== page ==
JOURNALIST: We’ve got Korea and Japan joining for the first time. What signal do you think that sends to China?

DEPUTY PRIME MINISTER: Well, what is important is that we are able to build a relationship with Korea and Japan, but an operational relationship with Korea and Japan. That is what’s really critical. The more that we are learning to operate with each other, the better. And we’ve seen a strategic partnership signed with Korea at the end of last year. We’ve got a reciprocal access arrangement that we signed with Japan at the beginning of this year. These are really important steps forward in terms of greater cooperation and greater operationalising of the relationship that we have, and what we see with Pitch Black is an example of that.

JOURNALIST: In the Northern Territory, we’ve got a lot of defence facilities and airbases and that type of thing around the Territory. Supply chains are a big problem up here, particularly with things like fuel and getting missiles and stocks and that type of thing around the place. Would you like to see greater investment in the bases up here to prepare for any eventuality that arises?

DEPUTY PRIME MINISTER: Well, the Defence Strategic Review is obviously going to look at the question of force posture, and so the questions that you ask are an important part of what the Defence Strategic Review will examine. I would make the observation that Darwin and the city being here and the population being here is a huge national asset. I mean, it really is a huge national asset. When you look at what we’re doing here with Pitch Black now, the ability to do that is underpinned by having a population here. And it’s a population which is here because there’s been an investment over many decades in Northern Australia, and it’s really important that that continues.

And I think when we’ve looked at force posture reviews in the past there has been a trend of looking more north, looking more west in terms of the ability to locate our capabilities. And I’ve got no doubt that as this Defence Strategic Review examines the same set of questions, they’ll be looking at this in a similar way.

JOURNALIST: Speaking of that review, the US has approved the sale of 40 Black Hawks to Australia. Is this another example of a project that’s been quarantined from that Strategic Review?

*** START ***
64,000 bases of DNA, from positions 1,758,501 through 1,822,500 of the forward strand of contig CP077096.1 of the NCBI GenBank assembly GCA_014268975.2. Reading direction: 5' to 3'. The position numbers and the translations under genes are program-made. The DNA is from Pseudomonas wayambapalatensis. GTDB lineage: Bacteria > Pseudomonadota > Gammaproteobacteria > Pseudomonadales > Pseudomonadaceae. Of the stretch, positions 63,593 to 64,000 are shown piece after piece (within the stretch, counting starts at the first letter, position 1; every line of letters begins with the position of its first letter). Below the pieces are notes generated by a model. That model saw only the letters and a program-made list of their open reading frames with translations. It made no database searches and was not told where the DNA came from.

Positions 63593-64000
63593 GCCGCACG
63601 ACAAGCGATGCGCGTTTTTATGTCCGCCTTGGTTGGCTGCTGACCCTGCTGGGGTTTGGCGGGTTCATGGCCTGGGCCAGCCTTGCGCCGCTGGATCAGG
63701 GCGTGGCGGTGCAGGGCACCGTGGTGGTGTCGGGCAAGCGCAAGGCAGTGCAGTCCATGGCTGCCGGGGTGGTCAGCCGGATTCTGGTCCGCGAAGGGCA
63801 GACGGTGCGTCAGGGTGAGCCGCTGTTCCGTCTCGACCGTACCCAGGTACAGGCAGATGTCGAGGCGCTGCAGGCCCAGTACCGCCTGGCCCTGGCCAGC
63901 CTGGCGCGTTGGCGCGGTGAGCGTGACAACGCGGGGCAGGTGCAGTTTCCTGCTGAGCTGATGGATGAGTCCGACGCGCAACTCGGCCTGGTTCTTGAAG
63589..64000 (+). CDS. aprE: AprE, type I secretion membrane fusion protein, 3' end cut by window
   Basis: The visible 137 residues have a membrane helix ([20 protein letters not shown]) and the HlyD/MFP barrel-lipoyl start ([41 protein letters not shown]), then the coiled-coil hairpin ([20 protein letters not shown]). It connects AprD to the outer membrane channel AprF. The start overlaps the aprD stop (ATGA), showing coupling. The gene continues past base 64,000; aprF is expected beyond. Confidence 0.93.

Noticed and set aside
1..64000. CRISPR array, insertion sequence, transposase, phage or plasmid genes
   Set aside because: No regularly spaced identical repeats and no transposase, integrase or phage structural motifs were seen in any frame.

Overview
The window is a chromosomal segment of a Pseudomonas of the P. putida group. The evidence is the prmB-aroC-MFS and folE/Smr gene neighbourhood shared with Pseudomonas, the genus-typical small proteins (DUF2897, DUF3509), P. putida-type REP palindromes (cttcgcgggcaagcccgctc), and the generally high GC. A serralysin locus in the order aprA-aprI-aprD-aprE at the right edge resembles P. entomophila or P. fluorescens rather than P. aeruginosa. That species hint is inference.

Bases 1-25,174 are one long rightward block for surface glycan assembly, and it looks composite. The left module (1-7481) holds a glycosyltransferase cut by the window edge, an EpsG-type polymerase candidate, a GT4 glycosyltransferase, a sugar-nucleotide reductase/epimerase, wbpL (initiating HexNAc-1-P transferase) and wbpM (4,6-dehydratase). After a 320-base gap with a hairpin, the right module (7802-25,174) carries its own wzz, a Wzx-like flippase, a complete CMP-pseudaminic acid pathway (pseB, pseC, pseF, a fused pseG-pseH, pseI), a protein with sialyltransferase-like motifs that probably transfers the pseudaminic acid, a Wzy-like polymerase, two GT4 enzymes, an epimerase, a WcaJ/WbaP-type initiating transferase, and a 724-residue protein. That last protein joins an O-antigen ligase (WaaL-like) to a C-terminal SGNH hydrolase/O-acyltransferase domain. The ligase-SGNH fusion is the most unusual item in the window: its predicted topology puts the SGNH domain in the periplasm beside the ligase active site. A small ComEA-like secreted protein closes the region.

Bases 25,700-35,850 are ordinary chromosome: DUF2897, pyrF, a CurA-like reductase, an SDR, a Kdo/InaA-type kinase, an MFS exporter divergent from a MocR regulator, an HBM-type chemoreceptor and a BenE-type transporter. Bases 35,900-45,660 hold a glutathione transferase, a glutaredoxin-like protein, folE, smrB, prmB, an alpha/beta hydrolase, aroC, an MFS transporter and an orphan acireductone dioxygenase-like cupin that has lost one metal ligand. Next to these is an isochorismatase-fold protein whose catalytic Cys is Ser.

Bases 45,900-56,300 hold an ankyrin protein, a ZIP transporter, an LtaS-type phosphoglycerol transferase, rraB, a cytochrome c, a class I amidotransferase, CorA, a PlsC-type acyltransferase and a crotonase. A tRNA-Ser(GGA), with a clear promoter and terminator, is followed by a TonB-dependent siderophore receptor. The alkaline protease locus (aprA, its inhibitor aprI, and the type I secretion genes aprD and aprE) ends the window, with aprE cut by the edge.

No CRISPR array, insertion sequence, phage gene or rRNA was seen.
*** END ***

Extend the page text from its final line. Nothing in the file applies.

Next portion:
DEPUTY PRIME MINISTER: Well, there is a process underway in relation to that specific capability that was underway and put in place by the former Government and has continued since the election under our Government. What we’ve said with the Defence Strategic Review is that it is not about all the operations of the Defence Force being put on hold until the review is complete; we are continuing to evolve our capabilities and that means that those immediate questions are still being worked through and considered and this is one of those processes which is underway, and the Black Hawks form a part of that.

JOURNALIST: Do you anticipate Pitch Black staying in Darwin?

DEPUTY PRIME MINISTER: I do anticipate Pitch Black staying in Darwin. This has been the base of Pitch Black. There are elements, obviously, in respect of Pitch Black which come from beyond Darwin. Tindal has been in use. There are some aircraft which are coming up from Amberley, west of Brisbane, to participate in Pitch Black, but the heart of Pitch Black has been Darwin and will continue to be.

JOURNALIST: Have you decided whether Landbridge gets to keep the Port of Darwin?

DEPUTY PRIME MINISTER: Well, as people are aware, there was a review that was undertaken by the former Government. We’re not privy to the advice that was given to the former Government about that and, of course, the FOI request that was released had within it a whole lot of classified information.

So, we have sought our own review as an incoming Government in relation to the Port of Darwin. We want to understand what options are available to the current Government. We want to understand what risk is given rise to by virtue of the current set of circumstances. On the basis of that, we’ll then make our decision. Thank you.